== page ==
Six Finger Satellite, Chinese Stars, Sensitive Hearts | Empty Bottle | Rock, Pop, Etc | Chicago Reader

Six Finger Satellite, Chinese Stars, Sensitive Hearts Recommended Early Warnings (Music) Soundboard

When: Sun., Oct. 25, 9:30 p.m. 2009

When Sub Pop was trying to define their postgrunge identity by pushing a seemingly endless supply of Canadian fuzz-pop bands, the label's token weirdos were Six Finger Satellite—on their first few albums they came on like a savage, coke-crazed Bizarro-world Devo. Unfortunately they didn't just sound like they were heavily into controlled substances: bassist Kurt Niemand died of an overdose in 1995, and drugs played a big role in the dissolution of the band's best-known lineup soon after the release of their willfully obscure, intermittently vicious, and entirely fascinating neo-Krautrock masterpiece, 1998's Law of Ruins. Founding members Jeremiah Ryan and Rick Pelletier assembled another version of the group with some guys from Landed—it split up in 2001—and former guitarist John MacLean (better known as the Juan MacLean) and former sound guy James Murphy (who named his PA system Death From Above, or DFA for short) went on to do big things in dance music. Ryan and Pelletier resuscitated the band with new members last year, and they're touring behind a so-so new release, A Good Year for Hardness (Anchor Brain). —Miles Raymer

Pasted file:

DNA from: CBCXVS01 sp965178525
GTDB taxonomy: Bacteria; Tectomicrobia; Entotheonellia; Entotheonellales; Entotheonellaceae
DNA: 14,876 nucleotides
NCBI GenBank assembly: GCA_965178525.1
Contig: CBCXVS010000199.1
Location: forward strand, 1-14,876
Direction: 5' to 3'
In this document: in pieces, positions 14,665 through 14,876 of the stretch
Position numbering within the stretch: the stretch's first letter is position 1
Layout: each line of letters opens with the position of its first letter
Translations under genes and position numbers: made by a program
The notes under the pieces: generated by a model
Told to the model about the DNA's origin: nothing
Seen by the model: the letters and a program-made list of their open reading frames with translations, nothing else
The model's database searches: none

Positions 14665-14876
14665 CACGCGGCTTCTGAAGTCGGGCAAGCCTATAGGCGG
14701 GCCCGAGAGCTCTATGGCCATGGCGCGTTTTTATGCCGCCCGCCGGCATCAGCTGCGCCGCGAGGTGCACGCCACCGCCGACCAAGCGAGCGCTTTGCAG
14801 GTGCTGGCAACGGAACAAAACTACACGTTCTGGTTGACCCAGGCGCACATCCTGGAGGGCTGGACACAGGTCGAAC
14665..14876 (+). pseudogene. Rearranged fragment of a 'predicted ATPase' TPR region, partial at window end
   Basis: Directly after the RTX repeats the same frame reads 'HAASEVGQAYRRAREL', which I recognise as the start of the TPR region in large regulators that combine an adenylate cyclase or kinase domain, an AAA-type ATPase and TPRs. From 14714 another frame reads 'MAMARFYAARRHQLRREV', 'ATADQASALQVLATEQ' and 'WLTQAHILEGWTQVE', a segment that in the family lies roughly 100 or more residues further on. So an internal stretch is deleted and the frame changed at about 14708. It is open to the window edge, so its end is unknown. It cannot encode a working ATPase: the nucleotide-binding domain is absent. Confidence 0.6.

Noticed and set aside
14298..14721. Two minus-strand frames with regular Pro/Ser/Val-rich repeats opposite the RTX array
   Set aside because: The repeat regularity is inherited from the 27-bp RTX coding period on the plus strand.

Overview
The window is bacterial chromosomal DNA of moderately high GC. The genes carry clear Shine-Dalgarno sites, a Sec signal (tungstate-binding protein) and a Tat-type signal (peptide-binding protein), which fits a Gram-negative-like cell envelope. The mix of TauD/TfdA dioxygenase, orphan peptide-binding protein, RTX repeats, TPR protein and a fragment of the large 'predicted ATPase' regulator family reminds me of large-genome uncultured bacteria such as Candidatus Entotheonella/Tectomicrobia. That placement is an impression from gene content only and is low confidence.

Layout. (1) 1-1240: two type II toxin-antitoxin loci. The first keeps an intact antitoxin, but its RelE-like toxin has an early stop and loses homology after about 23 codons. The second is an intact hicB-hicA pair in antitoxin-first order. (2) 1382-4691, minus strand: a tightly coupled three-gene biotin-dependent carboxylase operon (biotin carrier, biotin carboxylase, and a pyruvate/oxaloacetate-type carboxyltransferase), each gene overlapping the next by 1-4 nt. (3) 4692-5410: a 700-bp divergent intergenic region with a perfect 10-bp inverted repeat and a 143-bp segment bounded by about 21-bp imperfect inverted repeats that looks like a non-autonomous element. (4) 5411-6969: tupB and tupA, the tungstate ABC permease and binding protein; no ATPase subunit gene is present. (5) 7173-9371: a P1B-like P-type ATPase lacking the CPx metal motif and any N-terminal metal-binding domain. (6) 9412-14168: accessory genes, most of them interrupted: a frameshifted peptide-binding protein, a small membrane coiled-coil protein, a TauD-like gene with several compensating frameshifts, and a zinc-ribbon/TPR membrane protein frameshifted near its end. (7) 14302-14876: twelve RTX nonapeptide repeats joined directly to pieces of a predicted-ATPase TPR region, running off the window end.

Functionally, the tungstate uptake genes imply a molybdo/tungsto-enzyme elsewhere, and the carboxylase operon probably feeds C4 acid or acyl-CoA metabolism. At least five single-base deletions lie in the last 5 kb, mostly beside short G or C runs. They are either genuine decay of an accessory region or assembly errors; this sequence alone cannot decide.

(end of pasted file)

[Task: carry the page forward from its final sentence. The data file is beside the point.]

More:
Price: $10, limited $5 tickets

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